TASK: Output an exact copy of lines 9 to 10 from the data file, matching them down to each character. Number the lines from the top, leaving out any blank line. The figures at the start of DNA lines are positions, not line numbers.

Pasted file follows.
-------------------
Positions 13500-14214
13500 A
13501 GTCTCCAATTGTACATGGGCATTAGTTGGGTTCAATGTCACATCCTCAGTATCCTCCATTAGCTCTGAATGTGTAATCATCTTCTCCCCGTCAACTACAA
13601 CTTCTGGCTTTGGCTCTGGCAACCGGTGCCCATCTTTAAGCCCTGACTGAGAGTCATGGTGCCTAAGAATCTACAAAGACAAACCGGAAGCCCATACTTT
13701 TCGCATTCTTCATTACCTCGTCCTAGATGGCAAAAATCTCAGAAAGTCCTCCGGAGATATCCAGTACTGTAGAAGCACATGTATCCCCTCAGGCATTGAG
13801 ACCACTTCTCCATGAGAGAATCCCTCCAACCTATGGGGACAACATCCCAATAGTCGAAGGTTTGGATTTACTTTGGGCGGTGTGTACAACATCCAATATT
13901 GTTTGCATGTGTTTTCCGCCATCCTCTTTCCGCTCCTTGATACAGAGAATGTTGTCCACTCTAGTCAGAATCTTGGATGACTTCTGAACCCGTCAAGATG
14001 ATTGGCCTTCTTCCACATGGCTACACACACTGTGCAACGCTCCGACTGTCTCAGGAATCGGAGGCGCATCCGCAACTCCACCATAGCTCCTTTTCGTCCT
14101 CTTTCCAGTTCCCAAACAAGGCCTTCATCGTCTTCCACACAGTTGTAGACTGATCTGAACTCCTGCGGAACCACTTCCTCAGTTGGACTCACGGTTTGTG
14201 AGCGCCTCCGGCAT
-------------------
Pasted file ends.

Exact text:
14101 CTTTCCAGTTCCCAAACAAGGCCTTCATCGTCTTCCACACAGTTGTAGACTGATCTGAACTCCTGCGGAACCACTTCCTCAGTTGGACTCACGGTTTGTG
14201 AGCGCCTCCGGCAT